Review: ‘Carmen’ (2023), starring Melissa Barrera, Paul Mescal, Rossy de Palma and Tracy ‘The D.O.C.’ Curry

April 29, 2023

by Carla Hay

Melissa Barrera and Paul Mescal in “Carmen” (Photo courtesy of Goalpost Pictures/Sony Pictures Classics)

“Carmen” (2023)

Directed by Benjamin Millepied

Some language in Spanish with subtitles

Culture Representation: Taking place in Mexico and in California, the dramatic film “Carmen” (very loosely based on the classic French opera “Carmen”) features a Latin and white cast of characters (with a few African Americans) representing the working-class and middle-class.

Culture Clash: After her mother is murdered, a young woman illegally immigrates from Mexico to California to find her mother’s best friend, and she gets involved with an American border patrol agent who’s a fugitive for murder. 

Culture Audience: “Carmen” will appeal primarily to people who are curious to see what an unconventional re-imagining of the famous opera looks like as a movie told from the perspective of a Mexican immigrant.

Rossy de Palma and Melissa Barrera in “Carmen” (Photo courtesy of Goalpost Pictures/Sony Pictures Classics)

It’s a little too pretentious at times, but this dance-oriented version of the classic French opera “Carmen” at least took some bold risks and tried to do something different from what might be expected. Melissa Barrera and Paul Mescal give very watchable performances. The movie is not going to appeal to people who think it’s going to be a traditional musical or a formulaic “outlaws on the run” action flick.

“Carmen” (which premiered at the 2022 Toronto International Film Festival) is the feature-film solo directorial debut of Benjamin Millepied, who has a background as a ballet dancer. He had a small acting role in 2010’s ballet drama “Black Swan” and married Natalie Portman, the Oscar-winning star of “Black Swan.” Millepied co-wrote the “Carmen” screenplay with Loïc Barrere and Alexander Dinelaris.

The passion for dance as a form of expression is shown throughout “Carmen.” However, people who want to see a version of “Carmen” where people sing while dancing will be disappointed. There is some singing in “Carmen,” but it’s mainly with Barrera doing a sultry performance on stage as the title character, not singing dialogue in a conventional musical format.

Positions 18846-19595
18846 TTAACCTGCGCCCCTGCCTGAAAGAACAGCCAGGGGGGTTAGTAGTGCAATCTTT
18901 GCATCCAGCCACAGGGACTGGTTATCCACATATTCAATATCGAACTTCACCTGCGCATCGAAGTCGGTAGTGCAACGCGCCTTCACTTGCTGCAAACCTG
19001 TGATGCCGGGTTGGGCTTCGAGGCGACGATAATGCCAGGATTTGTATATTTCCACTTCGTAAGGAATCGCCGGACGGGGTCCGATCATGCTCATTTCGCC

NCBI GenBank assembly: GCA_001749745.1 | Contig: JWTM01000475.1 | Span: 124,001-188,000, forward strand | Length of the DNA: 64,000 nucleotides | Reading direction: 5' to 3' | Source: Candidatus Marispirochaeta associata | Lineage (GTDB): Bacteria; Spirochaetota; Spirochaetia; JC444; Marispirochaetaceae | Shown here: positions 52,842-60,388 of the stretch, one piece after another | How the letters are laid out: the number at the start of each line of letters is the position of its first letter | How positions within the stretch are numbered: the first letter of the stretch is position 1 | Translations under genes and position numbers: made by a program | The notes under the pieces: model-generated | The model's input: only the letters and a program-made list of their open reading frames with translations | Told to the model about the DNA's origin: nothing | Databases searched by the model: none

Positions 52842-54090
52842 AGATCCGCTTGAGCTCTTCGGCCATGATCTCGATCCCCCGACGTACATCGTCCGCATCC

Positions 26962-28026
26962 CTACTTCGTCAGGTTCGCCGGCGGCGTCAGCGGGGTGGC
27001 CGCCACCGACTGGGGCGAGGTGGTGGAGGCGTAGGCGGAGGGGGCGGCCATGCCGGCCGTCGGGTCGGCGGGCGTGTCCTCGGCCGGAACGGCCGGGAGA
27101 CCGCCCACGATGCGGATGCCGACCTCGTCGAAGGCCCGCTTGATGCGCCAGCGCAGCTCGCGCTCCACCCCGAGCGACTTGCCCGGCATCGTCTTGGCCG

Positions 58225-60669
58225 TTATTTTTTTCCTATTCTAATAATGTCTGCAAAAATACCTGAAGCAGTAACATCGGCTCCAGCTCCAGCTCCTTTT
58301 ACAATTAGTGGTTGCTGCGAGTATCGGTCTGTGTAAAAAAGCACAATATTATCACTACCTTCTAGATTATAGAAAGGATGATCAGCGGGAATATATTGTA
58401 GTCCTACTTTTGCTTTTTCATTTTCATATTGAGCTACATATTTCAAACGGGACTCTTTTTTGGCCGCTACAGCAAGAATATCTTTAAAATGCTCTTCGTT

“Carmen” begins with a scene of in the Chihuahuan Desert, near the Mexico/U.S. border. A woman named Zilah Rosas (played by Marina Tamayo) is doing a flamenco tap dance by herself, on a flat wooden board outside of her modest home. Suddenly, a hat-wearing man (played by Nico Cortez) drives up in a car, points a gun at her, and asks, “Where is she?” Zilah says nothing and tap dances furiously in response. And then, the man shoots Zilah and drives off, just as the woman he is looking for runs near the house and hears the gunshot.

That woman is Carmen, who is Zilah’s daughter. Carmen sees her dead mother, mourns for her, and buries Zilah in the front yard of the home in a makeshift grave. In a voiceover from the dead, Zilah tells Carmen to go to the City of Angels (Los Angeles) to a nightclub called La Sombra Ponderosa, and find Masilda. Viewers later find out that Masilda and Zilah were best friends but haven’t not seen each other since Masilda moved to Los Angeles. Masilda has not seen Carmen since Carmen was a child.

Meanwhile, a U.S. Marines veteran named Aidan, who’s in his late 20s or early 30s (about the same age as Carmen), is attending a barbecue cookout in Texas with some working-class people he doesn’t know very well. He has recently been discharged from the military, after serving in combat duty in Afghanistan, and he is currently unemployed. Aidan’s concerned older sister Julieanne (played by Nicole da Silva) tells him he needs to get a job. “It’s been nine months,” Julieanne tells Aidan. “And there’s only one job in this town.”

That job is being hired as an independent contractor for the U.S. Border Patrol. Aidan reluctantly takes the job and is given a brief orientation by a supervisor named Phil (played by Justin Smith), who tells his new subordinates that their job is fairly simple: If they see people illegally crossing the border, apprehend the border crossers and call for officials to handle it from there. All of these border patrollers are white men who are armed with guns.

It doesn’t take long for Aidan to see how some of the men he’s working with are openly racist, because the act very eager to cause violence against the non-white, Spanish-speaking people they expect to catch at the border. One of the new hires asks if anyone in this group of border patrol agents knows how to speak Spanish. A racist named Mike (played by Benedict Hardie), who has been paired with Aidan as a border patrol partner, smirks as he says, “Why? Do you speak deer?” It’s Mike’s way of saying he wants to hunt these people down like animals.

It should come as no surprise that Carmen is one of the people who ends up getting caught illegally crossing the border at night. She is among a group of some other captured Mexicans who are strangers to her. A few of them are children whom Carmen tries to protect. Mike gets very aggressive and shoots some of the Mexicans who try to run away.

A horrified Aidan is nearby, and helps some of the Mexicans escape. An infuriated Mike points a gun at Aidan, who shoots Mike in the head. Mike is killed instantly. In the chaos, Carmen steals Aidan’s truck, which is parked nearby. Aidan runs after the truck and manages to get in the back.